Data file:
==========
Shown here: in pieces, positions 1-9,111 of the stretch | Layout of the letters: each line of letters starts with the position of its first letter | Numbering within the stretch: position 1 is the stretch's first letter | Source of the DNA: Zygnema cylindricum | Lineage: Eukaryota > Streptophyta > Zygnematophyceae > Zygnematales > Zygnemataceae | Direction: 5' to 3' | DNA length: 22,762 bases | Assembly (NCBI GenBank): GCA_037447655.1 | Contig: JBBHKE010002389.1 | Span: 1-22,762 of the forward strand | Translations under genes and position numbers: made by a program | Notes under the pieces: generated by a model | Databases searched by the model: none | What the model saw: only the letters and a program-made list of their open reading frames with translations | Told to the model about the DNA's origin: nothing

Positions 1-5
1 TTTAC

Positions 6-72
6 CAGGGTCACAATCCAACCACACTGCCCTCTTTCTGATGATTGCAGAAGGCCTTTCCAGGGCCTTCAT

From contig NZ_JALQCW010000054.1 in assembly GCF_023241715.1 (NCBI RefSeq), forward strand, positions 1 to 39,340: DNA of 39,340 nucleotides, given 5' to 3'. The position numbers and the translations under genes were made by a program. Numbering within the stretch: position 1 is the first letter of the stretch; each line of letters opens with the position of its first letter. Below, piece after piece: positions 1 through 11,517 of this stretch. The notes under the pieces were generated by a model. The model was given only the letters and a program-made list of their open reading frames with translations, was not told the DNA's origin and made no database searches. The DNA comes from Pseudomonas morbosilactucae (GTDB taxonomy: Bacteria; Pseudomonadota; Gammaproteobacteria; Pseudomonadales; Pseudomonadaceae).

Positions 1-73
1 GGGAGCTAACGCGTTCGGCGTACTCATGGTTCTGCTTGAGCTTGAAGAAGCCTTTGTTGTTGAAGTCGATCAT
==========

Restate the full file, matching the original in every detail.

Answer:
Shown here: in pieces, positions 1-9,111 of the stretch | Layout of the letters: each line of letters starts with the position of its first letter | Numbering within the stretch: position 1 is the stretch's first letter | Source of the DNA: Zygnema cylindricum | Lineage: Eukaryota > Streptophyta > Zygnematophyceae > Zygnematales > Zygnemataceae | Direction: 5' to 3' | DNA length: 22,762 bases | Assembly (NCBI GenBank): GCA_037447655.1 | Contig: JBBHKE010002389.1 | Span: 1-22,762 of the forward strand | Translations under genes and position numbers: made by a program | Notes under the pieces: generated by a model | Databases searched by the model: none | What the model saw: only the letters and a program-made list of their open reading frames with translations | Told to the model about the DNA's origin: nothing

Positions 1-5
1 TTTAC

Positions 6-72
6 CAGGGTCACAATCCAACCACACTGCCCTCTTTCTGATGATTGCAGAAGGCCTTTCCAGGGCCTTCAT

From contig NZ_JALQCW010000054.1 in assembly GCF_023241715.1 (NCBI RefSeq), forward strand, positions 1 to 39,340: DNA of 39,340 nucleotides, given 5' to 3'. The position numbers and the translations under genes were made by a program. Numbering within the stretch: position 1 is the first letter of the stretch; each line of letters opens with the position of its first letter. Below, piece after piece: positions 1 through 11,517 of this stretch. The notes under the pieces were generated by a model. The model was given only the letters and a program-made list of their open reading frames with translations, was not told the DNA's origin and made no database searches. The DNA comes from Pseudomonas morbosilactucae (GTDB taxonomy: Bacteria; Pseudomonadota; Gammaproteobacteria; Pseudomonadales; Pseudomonadaceae).

Positions 1-73
1 GGGAGCTAACGCGTTCGGCGTACTCATGGTTCTGCTTGAGCTTGAAGAAGCCTTTGTTGTTGAAGTCGATCAT